Anytime you sit for an extended period, you could subject your back to pressure. Driving for hours can distract you from the pain your back is going through, which is all the more reason to prepare for it before it happens.
Unlike plane travel, though, you have control over your environment when you're in a car, and you can make adjustments during the trip to stay comfortable. That doesn't just include the interior, but the way you drive as well. Serious bumps in the road can aggravate medical conditions and make driving more painful than it needs to be.
Obviously, there's only so much you can do if the road you're driving on is in bad shape. That's why planning ahead is crucial. You may want to inspect the vehicle you'll be traveling in beforehand to make sure it's ready for a long trip. Specifically, pay attention to the tires and shocks before you decide to take a particular car out for a spin.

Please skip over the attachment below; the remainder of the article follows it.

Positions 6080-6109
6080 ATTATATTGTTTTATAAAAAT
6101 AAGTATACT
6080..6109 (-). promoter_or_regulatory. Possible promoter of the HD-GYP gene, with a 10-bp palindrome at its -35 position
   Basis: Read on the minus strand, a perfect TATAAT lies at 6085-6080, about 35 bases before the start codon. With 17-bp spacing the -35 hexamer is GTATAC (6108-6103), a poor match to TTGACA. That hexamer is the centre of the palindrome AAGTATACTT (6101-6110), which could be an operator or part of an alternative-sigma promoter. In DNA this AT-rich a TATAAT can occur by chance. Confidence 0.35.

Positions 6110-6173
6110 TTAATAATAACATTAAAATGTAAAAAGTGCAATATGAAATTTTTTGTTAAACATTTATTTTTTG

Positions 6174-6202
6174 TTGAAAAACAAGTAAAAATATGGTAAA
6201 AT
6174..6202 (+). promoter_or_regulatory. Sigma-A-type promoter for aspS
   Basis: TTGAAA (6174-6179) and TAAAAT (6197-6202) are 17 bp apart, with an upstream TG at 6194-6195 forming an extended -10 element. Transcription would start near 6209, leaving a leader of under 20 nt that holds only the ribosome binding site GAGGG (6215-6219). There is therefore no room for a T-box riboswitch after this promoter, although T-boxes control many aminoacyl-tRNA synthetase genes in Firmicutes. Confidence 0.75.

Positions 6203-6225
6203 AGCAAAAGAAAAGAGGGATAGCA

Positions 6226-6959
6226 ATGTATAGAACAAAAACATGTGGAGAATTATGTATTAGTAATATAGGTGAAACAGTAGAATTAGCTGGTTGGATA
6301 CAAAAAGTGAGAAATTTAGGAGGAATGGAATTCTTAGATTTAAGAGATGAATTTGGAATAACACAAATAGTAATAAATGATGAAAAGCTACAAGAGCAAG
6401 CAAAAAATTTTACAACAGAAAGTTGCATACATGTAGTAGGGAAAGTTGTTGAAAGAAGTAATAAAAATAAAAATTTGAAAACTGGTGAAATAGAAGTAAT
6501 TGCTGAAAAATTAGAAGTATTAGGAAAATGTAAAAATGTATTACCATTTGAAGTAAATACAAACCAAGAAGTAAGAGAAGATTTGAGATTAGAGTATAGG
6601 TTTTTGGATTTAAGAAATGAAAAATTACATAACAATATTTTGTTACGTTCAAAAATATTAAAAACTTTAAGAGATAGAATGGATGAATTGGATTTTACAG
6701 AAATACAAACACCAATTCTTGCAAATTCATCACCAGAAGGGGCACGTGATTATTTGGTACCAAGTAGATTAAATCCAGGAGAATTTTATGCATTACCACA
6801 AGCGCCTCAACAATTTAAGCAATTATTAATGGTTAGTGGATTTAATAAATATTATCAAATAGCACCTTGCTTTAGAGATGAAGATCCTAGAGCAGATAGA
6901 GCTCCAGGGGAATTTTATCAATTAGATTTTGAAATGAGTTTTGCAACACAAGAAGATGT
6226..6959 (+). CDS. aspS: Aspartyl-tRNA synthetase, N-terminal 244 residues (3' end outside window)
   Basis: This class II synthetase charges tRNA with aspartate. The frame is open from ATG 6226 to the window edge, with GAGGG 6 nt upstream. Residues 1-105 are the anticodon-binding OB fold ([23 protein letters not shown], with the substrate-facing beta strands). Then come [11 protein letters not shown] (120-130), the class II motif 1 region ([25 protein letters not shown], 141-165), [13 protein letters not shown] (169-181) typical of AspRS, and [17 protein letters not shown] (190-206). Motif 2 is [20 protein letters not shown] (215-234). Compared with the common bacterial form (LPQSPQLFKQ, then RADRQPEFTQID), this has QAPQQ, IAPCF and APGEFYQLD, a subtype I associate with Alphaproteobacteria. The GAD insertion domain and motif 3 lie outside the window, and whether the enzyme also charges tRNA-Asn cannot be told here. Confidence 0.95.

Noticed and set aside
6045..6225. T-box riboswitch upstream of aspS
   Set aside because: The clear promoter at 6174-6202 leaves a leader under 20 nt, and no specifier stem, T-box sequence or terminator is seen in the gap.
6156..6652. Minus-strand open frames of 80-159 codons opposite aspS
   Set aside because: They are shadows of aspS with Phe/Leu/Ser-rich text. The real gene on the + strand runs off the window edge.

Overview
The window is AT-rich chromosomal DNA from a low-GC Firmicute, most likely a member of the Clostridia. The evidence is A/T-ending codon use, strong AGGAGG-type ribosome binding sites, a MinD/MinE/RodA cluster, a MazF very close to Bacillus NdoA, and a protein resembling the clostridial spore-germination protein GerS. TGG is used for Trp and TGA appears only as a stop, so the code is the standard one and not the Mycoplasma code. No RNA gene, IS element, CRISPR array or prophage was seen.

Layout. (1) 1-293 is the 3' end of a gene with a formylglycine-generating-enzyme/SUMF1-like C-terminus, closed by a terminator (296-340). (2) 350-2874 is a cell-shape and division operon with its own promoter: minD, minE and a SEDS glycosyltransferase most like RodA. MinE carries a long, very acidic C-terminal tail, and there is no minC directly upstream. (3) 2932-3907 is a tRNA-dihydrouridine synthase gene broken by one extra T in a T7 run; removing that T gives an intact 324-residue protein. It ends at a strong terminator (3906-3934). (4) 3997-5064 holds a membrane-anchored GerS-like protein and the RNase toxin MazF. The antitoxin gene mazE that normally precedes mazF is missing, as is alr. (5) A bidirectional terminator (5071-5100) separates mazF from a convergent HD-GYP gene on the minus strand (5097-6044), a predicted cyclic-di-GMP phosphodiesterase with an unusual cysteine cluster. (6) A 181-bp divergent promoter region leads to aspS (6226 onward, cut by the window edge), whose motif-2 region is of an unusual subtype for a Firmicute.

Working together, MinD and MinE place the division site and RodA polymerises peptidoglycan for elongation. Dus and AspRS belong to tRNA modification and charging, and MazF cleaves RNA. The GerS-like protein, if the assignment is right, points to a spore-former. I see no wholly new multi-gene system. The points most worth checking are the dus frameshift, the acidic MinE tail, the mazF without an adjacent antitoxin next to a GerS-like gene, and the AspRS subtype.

That's fine if you know what to expect, but what if you don't? Pain over speed bumps might not actually be from your back, since multiple sources trace this to appendicitis. If you've never felt this before, this could be the wake-up call you need to go see a doctor. Distinguishing between symptoms could then give you a better idea of how to take future trips without more pain.
As always, you'll need a medical professional to help you figure out the source of back pain for sure. Schedule time with one soon after feeling back pain on the road and start reducing the chance of pain in the future.